Friday, March 26, 2021

The Falcon and the Winter Soldier - The Star Spangled Man

After The Falcon and the Winter Soldier kept them apart for the entire opening episode, "The Star Spangled Man" throws Sam Wilson (Anthony Mackie) and Bucky Barnes (Sebastian Stan) together so quickly you almost wonder if you missed an episode in-between. Finally playing to the strengths of the odd couple pairing, and offering a more consistent narrative that doesn't ping pong around nearly as much as the show's opener, the second episode gives us a team-up not just between Bucky and Sam but, unexpectedly, working alongside the new Captain America (Wyatt Russell) and his sidekick (Clé Bennett) who discover the gang of Flag Smashers they've all been chasing (well, except for Bucky who just tags along to bug Sam) turn out to be super-soldiers.

The Sam/Bucky dynamic offers the best moments of the episode be it in the field or attending a couple's therapy session (which also reveals a bit more about the cause of Bucky's anger towards Sam). The choice to make John Walker a (seemingly) good guy is an interesting one that makes it harder (but not impossible) for our resentful heroes to walk away from his help. The opening sequence gives us a glimpse at the man behind Captain America's helmet (which he has no trouble taking off in front of the camera as it seems the United States Government is intent on promoting Walker's own achievements as an American patriot rather than choose to be secretive about who is carrying the shield).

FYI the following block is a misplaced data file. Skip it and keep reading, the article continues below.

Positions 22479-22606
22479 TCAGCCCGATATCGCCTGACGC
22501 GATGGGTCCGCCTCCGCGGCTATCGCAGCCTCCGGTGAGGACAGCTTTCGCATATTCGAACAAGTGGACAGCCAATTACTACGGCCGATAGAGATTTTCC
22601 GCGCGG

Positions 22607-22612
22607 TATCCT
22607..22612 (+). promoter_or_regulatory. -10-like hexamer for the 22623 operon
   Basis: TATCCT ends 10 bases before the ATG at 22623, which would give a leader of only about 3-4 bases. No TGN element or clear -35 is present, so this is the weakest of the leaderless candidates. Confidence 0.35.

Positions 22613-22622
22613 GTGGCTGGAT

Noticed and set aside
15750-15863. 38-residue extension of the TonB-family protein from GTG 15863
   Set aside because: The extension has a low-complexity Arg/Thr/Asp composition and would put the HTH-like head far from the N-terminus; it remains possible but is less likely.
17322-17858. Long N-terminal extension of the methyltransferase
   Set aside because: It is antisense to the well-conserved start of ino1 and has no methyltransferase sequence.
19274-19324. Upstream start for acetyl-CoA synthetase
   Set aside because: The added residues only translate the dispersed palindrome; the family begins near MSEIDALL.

Once again, the show introduces, but plays lightly on, racial tones both in a confrontation between Sam and the police and the introduction of an African American super-solider (Carl Lumbly) from the Korean War. As in the first episode, this segment feels rushed as if the show can't wait to get back to the "real" story it wants to tell. There's obviously more to delve into but with only four episodes remaining will we learn any more about Isaiah? We also get a bit more of the Flag Smashers themselves who feel a bit less like terrorists than lost souls mistakenly looking to recapture a world prior to the return of half the human race. Staying true to the format of the previous episode, "The Star Spangled Man" ends with the reveal of another character setting up Zemo's (Daniel Brühl) appearance next week.

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